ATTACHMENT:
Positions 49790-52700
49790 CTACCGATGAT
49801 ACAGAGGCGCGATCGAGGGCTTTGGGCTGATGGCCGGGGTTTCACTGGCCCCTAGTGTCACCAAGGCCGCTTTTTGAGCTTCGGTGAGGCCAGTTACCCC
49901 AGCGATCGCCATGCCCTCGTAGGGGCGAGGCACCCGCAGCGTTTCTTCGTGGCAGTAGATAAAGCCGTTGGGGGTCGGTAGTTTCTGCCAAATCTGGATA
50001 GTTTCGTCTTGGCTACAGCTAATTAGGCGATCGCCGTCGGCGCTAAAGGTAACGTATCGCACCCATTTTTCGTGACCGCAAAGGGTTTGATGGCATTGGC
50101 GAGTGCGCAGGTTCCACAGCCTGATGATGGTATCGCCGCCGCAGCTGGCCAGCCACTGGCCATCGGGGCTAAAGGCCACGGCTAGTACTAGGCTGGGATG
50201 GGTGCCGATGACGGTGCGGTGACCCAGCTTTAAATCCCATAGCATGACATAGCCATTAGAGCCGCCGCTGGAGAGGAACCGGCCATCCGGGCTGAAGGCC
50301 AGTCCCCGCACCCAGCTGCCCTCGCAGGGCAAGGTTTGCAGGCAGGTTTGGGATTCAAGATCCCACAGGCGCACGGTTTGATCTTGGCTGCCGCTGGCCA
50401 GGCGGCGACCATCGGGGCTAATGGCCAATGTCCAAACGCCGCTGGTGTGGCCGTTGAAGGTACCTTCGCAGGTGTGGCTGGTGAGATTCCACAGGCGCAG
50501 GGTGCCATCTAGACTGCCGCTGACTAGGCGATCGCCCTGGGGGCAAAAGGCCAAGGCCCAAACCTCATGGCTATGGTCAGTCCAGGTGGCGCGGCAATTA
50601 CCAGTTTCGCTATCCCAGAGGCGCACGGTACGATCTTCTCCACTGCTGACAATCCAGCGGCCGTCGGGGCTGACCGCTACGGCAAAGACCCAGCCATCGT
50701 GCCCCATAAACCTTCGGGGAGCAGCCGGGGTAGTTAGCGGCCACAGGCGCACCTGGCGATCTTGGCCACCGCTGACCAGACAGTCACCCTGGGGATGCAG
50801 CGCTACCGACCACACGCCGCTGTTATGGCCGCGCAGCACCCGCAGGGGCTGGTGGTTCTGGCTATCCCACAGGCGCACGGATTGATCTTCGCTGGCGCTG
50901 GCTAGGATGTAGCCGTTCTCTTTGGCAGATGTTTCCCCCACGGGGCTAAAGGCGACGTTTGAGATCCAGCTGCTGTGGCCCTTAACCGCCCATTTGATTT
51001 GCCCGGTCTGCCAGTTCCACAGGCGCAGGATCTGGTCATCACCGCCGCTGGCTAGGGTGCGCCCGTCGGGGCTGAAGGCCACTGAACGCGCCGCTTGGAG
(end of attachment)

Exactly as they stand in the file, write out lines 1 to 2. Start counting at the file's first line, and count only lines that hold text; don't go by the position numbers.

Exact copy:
Positions 49790-52700
49790 CTACCGATGAT